...Robinson listened to the recording of the 911 call and agreed that the victim's mother described an abduction of a child, not just a missing child. Robinson , who was visibly upset during the interview, said that she typed and sent to the Zone 6 dispatcher what she believed at the time to be the "pertinent" information related to the call, but she now acknowledged that it was incomplete.Robinson was provided a copy of the Audit Trail related to this call. She agreed that she did not include important information that should have been sent to the dispatcher, which in-turn would have been relayed over the radio to the responding officers. Robinson stated she wished she had included the statements the victim's mother made regarding her daughter being taken, and the fear that her daughter might be raped, although Robinson did not think it would have changed anything...

...Robinson said that initially she understood the call to be a missing person call. Robinson could not recall if she sent the call as a missing child or a kidnapping, but as she continued to talk to the caller, she began to realize it was "turning into a kidnapping, but I thought she was lying."...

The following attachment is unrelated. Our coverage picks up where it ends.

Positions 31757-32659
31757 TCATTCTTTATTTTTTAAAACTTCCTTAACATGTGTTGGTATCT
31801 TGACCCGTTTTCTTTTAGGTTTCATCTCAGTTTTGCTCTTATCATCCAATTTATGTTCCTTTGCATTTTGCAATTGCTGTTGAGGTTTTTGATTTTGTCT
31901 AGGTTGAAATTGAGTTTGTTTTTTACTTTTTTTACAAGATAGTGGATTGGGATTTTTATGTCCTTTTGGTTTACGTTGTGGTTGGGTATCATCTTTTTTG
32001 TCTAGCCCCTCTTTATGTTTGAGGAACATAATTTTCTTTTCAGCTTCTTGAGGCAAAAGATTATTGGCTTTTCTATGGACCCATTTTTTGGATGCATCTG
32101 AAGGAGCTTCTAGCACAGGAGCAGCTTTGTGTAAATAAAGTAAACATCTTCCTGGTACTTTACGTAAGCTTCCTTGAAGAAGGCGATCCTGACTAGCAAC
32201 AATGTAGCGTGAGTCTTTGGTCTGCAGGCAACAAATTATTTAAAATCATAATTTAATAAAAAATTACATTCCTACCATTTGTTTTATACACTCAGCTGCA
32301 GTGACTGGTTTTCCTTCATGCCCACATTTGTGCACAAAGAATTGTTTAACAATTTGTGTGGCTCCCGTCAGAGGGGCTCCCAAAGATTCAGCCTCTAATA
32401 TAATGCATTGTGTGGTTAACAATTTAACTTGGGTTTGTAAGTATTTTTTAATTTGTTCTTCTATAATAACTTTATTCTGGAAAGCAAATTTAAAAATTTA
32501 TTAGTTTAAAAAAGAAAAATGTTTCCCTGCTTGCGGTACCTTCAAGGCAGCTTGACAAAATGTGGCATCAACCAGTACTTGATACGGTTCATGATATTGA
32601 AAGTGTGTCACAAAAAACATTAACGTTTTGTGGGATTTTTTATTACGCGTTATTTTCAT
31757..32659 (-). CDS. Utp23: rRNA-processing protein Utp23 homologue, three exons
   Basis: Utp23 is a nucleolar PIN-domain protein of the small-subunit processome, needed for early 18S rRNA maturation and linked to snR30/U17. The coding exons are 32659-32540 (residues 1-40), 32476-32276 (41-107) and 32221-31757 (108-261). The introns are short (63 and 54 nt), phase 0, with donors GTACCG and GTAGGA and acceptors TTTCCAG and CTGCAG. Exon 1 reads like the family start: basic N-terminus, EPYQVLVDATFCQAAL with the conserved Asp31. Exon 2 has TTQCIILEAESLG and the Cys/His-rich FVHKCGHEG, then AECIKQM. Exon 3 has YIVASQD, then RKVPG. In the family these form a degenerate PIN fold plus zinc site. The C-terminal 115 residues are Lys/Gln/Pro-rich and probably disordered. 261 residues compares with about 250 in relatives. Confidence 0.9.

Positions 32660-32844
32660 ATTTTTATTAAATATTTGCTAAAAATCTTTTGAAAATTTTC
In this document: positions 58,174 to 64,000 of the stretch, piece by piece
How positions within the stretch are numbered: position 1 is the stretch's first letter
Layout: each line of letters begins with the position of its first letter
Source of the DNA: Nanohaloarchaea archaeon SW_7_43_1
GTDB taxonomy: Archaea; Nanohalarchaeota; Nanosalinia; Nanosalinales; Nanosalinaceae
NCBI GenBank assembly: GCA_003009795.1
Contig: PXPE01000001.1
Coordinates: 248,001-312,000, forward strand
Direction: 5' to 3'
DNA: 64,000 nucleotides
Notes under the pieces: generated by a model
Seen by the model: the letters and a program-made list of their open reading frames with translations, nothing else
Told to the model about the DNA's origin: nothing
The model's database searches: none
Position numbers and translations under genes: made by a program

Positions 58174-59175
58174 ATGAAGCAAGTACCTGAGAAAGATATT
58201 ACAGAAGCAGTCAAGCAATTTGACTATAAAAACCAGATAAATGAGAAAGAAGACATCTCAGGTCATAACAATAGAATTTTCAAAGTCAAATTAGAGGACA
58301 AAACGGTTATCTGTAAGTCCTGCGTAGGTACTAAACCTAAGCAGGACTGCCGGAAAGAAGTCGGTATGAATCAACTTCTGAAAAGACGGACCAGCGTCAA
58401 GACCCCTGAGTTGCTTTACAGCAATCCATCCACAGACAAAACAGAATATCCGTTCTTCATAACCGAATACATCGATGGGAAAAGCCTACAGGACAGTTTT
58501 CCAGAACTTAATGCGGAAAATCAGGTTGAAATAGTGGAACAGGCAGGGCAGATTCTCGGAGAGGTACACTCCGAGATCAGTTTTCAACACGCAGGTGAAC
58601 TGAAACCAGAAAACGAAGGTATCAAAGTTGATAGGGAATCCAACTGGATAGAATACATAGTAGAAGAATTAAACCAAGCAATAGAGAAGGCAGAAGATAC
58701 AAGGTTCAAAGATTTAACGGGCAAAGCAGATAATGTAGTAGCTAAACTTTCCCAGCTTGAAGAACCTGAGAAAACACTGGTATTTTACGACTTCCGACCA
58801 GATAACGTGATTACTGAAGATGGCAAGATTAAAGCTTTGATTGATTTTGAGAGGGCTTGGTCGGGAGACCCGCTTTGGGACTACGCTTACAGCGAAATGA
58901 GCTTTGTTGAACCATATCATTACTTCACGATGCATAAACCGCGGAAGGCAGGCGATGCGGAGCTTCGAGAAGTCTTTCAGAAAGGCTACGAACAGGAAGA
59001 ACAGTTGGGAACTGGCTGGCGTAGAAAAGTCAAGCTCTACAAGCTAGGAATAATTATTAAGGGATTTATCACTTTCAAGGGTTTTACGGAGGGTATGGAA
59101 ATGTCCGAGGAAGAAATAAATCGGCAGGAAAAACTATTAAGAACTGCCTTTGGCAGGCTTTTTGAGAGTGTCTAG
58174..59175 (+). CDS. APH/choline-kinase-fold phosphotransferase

...Robinson said if she was able to do everything over again, that she would put everything the mother said in the additional information and send it to the dispatcher...

...Pachecker was working as the relief dispatcher on June 21, 2013, and relieved the Zone 6 dispatcher (Vanwormer) just prior to the call being received by JSO. Pachecker said that she was the dispatcher that sent the initial call to the responding officers...

...Pachecker was asked if she considered updating the priority and signal of the call and she said she did not...

...Pachecker listened to the recorded 911 call and said that she believed the caller described "a (signal) 30 just occurred." Pachecker agreed that the caller's statements that her daughter had been taken, and that she was worried that her daughter would be raped and killed were important items to put into the additional information...

...Foodhee acknowledged that Police Pilot S.G. Vaughn #5941 called Fooshee on the Investigative telephone line at 11:39 p.m. And asked him what Zone 6 was working. Vaughn explained to Fooshee that he was in his police car (heading home) and heard a Zone 6 officer ask the dispatcher (Vanwormer ) if the Air Unit was available.